Thursday, May 05, 2005

A Letter to the Graduate

I have been spending some time recently wondering what to write to the graduate. I thought about sharing advice and words of wisdom, but I realized that after all that has been said at all of the many graduation ceremonies, I would have very little to share that would be original. Besides, this advice would mostly be directed towards one graduate in particular, and what can I tell someone whose closing on her email is the following quote by Ralph Waldo Emerson:

“To laugh often and much; to win the respect of intelligent people and the affection of leave the world a better know even one life has breathed easier because you have lived. This is to have succeeded.”

It seems like she is already one step ahead of me (at least). So instead of assuming she can learn from me, I thought I would say what I have learned from her.

I have learned the value of travel. Before she went away to the Emerald Isle, I didn’t fully understand how powerful a learning experience travel abroad can be. But she came back from a semester in Ireland much smarter, more confident, and more mature. Instead of running my mouth all the time about politics (although I still probably run my mouth a lot), I can listen to her and learn – especially about politics in Ireland and Northern Ireland. And hearing of her experiences in Dublin, London and Prague were very exciting. It is because of these stories that I am cannot wait until next summer when I finally make my trip to Ireland. And I am especially excited to have her show me all there is to see.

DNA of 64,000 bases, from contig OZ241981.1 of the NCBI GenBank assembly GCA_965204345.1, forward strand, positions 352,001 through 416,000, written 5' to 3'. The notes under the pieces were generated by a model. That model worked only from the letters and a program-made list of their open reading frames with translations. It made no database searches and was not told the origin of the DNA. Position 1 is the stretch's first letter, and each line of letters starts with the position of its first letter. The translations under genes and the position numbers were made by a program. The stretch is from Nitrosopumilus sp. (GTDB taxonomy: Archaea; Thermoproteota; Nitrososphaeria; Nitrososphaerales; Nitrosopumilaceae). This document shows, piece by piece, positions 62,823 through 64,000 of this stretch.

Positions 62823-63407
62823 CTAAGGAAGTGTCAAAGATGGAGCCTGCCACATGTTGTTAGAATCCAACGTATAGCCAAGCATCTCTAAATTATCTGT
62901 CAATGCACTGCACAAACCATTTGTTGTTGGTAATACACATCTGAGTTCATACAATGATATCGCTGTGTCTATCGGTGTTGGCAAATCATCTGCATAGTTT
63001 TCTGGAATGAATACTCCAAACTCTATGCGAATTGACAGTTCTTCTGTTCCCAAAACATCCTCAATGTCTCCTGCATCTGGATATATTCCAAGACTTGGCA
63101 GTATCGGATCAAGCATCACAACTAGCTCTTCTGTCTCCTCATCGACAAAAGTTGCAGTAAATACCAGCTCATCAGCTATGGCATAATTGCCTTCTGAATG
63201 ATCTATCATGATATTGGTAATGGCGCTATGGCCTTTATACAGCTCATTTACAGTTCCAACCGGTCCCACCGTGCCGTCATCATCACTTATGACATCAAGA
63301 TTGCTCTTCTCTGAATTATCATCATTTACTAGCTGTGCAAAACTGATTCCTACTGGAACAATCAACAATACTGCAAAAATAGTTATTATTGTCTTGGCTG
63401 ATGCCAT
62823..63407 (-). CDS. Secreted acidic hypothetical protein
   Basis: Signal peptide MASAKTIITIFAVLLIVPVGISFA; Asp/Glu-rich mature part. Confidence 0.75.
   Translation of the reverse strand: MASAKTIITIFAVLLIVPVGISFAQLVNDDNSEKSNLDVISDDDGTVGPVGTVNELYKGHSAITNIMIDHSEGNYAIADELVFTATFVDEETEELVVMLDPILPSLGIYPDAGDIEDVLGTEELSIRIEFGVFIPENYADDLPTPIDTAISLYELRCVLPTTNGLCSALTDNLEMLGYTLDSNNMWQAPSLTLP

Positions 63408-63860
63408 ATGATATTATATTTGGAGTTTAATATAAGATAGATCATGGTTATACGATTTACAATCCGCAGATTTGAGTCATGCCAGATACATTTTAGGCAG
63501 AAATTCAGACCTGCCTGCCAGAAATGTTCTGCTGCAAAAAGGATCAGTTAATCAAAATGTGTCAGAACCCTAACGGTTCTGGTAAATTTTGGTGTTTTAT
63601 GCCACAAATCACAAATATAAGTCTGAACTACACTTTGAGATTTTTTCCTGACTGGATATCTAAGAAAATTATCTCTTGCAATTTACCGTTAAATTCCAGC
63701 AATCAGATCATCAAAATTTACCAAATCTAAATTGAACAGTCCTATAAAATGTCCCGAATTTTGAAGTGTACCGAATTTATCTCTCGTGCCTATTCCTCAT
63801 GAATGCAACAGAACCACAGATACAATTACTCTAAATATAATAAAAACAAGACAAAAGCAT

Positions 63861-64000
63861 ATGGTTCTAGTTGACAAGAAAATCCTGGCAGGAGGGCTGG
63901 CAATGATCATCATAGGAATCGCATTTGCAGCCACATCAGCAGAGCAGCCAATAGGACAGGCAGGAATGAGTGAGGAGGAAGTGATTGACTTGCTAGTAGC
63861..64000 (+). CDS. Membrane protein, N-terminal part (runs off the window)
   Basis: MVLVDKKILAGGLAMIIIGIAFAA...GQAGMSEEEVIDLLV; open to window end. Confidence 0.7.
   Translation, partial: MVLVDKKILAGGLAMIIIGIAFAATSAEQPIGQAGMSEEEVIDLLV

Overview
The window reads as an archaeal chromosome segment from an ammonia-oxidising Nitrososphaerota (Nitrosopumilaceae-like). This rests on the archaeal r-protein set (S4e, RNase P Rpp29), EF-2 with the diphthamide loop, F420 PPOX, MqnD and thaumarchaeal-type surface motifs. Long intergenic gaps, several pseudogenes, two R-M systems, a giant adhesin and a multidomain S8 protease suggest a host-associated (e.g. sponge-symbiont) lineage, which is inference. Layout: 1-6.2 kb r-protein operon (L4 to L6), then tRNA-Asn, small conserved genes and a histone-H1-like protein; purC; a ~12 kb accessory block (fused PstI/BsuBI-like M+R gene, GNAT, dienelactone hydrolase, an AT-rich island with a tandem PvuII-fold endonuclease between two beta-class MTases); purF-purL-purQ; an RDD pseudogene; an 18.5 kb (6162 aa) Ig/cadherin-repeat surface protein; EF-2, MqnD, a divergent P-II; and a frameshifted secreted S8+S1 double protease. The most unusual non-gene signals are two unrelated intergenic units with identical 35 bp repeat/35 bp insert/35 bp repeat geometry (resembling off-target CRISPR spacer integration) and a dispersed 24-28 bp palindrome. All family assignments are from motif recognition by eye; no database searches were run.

I also learned to trust that a younger sibling can take care of herself. I used to think it was my responsibility to intimidate boyfriends, be ultra-protective, and act super-mature around her (which was very difficult indeed). But she taught me early on that she is much tougher than I am and she doesn’t need my protection in her personal life (especially since I am not that intimidating anyway). I learned to trust that she is smart, and I should believe in her decisions. And hopefully it shows that I have learned to be more of a friend and less of an authority figure.

There is one thing I haven’t learned though – to stay in touch more often. That is something I will have to work on.

So congratulations and good luck on the next step. We are all very proud of you. And remember, the world is your oyster (it would be improper of me to send a message to a graduate without an obnoxious cliché).